'Live subtitles are a superb initiative. They lend themselves to so many audiences – amongst them deaf and partially hearing audiences, and young as well as older visitors. So far the feedback has been unequivocally positive.'
Access and Equality Manager, British Museum
Stagetext works with museums, galleries and other cultural venues to make their talks and lectures accessible through live subtitles, also known as speech-to-text transcription (STT).
A speech-to-text reporter (STTR) transcribes every word a speaker says using a special electronic shorthand keyboard which allows them to type phonetically (how words sound rather than how they are spelt). The words are then immediately converted back into English text by a computer software program, enabling the STTR to keep up with the speed of spoken English.
Accessible talks and tours have taken place at the Royal Academy of Arts, British Library, British Museum, Camden Arts Centre, Dulwich Picture Gallery, JW3, Museum of London, National Gallery, The Royal Collection, Royal Society, RSA, Wallace Collection, Wellcome Collection, the Hunterian Museum and Archives (Royal College of Surgeons), V&A, and the Whitworth in Manchester.
'Thank you for arranging this talk and others like it! It's great that the Gallery can offer this option to visitors. We hadn't really thought about the part of the audience who 'would not necessarily declare themselves as hard of hearing just yet' - who might just need that little 'boost' from the text every now and again - and how this could be a very comfortable way for them to just relax and enjoy the event without having to be concerned about what they might be missing.' National Gallery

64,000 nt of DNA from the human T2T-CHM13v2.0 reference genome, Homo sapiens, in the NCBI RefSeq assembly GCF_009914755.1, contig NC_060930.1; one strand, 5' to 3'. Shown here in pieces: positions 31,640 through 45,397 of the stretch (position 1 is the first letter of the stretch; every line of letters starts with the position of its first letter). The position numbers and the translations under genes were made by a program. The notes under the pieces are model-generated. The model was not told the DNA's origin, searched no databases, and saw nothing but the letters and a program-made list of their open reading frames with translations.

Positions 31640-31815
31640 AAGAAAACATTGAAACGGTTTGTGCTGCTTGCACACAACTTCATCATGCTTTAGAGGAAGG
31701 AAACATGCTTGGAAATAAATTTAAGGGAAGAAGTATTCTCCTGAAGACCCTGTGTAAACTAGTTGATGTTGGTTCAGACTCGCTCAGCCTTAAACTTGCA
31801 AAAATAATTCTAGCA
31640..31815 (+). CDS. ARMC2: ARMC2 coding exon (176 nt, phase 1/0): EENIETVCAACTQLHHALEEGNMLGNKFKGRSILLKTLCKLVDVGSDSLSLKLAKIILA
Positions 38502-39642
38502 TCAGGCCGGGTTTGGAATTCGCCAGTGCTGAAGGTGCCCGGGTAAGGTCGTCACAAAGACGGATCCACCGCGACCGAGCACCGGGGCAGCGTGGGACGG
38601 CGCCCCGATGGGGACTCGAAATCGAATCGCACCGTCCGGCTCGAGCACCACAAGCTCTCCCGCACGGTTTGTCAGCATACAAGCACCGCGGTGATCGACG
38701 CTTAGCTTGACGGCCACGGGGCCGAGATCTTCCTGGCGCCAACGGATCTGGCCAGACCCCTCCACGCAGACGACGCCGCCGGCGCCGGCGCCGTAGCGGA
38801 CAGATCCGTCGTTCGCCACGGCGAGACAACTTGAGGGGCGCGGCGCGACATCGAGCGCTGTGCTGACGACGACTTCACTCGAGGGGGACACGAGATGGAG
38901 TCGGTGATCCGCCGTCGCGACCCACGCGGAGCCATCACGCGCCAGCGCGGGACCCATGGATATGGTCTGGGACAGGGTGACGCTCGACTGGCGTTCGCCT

For the last three years Stagetext has also provided live subtitles for events at Literary Festivals such as the annual Jewish Book Week, The Soho Literary Festival (pictured left), run in association with The Oldie magazine, the London Literature Festival and the Hay Festival. These have proved extremely popular and we are planning to expand this programme over the coming year.
Some venues only provide guided tours, so we have been exploring the use of portable technology to meet the demands of wider, and younger, audiences. We have already trialled the service in London for tours at the Wellcome Collection, the Hunterian Museum, the British Library and the Supreme Court, using remote live subtitles on hand-held tablets.
As the tour guide speaks, a speech-to-text reporter, working from home, listens to what’s being said via a mobile phone on loudspeaker and sends a verbatim transcription to a web browser. This is then delivered as text to the handheld devices.
Feedback has been extremely positive and we hope to be able to offer this service in other venues.
'It was really fantastic to have this service on a tour. I loved it.' (deaf visitor)
'Very informative and interesting. Remote speech-to-text with tablets is brilliant. This was the first tour I could fully follow.' (hard of hearing visitor)